OCTA Turned In A Total Of Over 165,000 Signatures To The Oregon Secretary Of State's Office
Today is the deadline for initiative campaigns to submit signatures to the Oregon Secretary of State to qualify for the November ballot. Two measures have been gathering signatures in attempts to improve Oregon cannabis laws, but it appears that only one, the Oregon Cannabis Tax Act (OCTA), will have enough signatures to qualify.
OCTA is a statutory proposal that will completely end cannabis and hemp prohibition for all adults and set up the framework for the state to establish licensed and regulated stores to sell cannabis to adults. An alternative measure — a constitutional measure that would have decriminalized personal amounts of cannabis for all adults — could not overcome the stringent signature requirements for initiatives as well as a lower-than-expected validity rate of the signatures. The OCTA campaign claims that they have over 165,000 signatures to submit, in hopes that enough signatures are valid to reach the 87,213 signatures needed to qualify for the Oregon ballot. The OCTA campaign was bolstered late in the signature gathering process with Oregon United Food and Commercial Workers Union and Oregon Students for Sensible Drug Policy heavily promoting the signature gathering drive.
Oregon hasn’t voted on a legalization measure since 1986, when the Oregon Marijuana Initiative garnered about 26% of the vote. The state legalized medicinal cannabis in 1998 with about 55% of the vote, although proposals to legalize licensed and regulated medical cannabis dispensaries did not garner enough votes to pass in 2004 and 2010. Across the country, support for cannabis legalization has increased with both the Gallup and Rasmussen polls showing more than 50% support. A recent poll found that 43% of Oregon voters would support legalization if it was on the ballot in 2014; hopefully, a majority of 2012 voters will finally support an end to cannabis prohibition. Fortunately, presidential elections tend to bring out younger voters, who are more likely to support legalization, than mid-term elections.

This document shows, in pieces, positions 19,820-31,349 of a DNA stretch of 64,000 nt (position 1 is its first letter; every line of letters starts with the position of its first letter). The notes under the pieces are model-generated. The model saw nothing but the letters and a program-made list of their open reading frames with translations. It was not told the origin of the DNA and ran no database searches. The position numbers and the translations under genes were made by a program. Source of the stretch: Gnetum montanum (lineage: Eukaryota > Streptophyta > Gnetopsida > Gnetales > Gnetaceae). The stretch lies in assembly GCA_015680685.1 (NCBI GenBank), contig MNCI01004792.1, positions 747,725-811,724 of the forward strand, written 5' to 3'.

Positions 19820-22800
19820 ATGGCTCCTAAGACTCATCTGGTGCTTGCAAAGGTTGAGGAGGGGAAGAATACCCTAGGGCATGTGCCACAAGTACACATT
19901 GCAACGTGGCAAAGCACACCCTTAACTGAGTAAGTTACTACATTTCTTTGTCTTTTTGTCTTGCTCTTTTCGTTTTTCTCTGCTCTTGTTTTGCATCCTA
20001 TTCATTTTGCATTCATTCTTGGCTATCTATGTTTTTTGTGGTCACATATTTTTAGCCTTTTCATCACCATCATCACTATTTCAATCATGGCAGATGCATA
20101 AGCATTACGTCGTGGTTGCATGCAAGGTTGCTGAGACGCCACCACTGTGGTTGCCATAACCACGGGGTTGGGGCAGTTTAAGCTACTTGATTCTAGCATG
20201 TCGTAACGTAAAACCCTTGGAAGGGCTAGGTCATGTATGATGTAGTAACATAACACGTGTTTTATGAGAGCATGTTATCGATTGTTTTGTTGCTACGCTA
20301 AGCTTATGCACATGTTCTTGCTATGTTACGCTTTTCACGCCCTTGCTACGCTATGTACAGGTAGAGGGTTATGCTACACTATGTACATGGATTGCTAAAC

Whether Oregon joins Colorado and Washington or not, 2012 appears to be a pivotal year for the cannabis community. We will have an opportunity to help end prohibition statewide in at least two states, as well as helping local measures and candidates across the country. We have already demonstrated our political powerwhen we are motivated, united and have the correct message. Let’s take that power and make waves in 2012 and beyond.
Anthony Johnson is the executive director of the National Cannabis Coalition and our parent organization, the American Victory Coalition. He also serves as Vice President on the Board of Directors for the patient advocacy non-profit Oregon Green Free. As President of the University of Missouri Law School ACLU Chapter, Anthony co-authored the measures that legalized medical cannabis possession and decriminalized personal possession for all adults within the city limits of Columbia, Missouri. After passing the Oregon Bar, Anthony practiced criminal defense for two years before working full time in the political field to help improve and protect civil liberties, including as co-author and chief petitioner of Oregon Measure 74, an attempt to legalize licensed and regulated medical cannabis dispensaries.
Published with special permission from the National Cannabis Coalition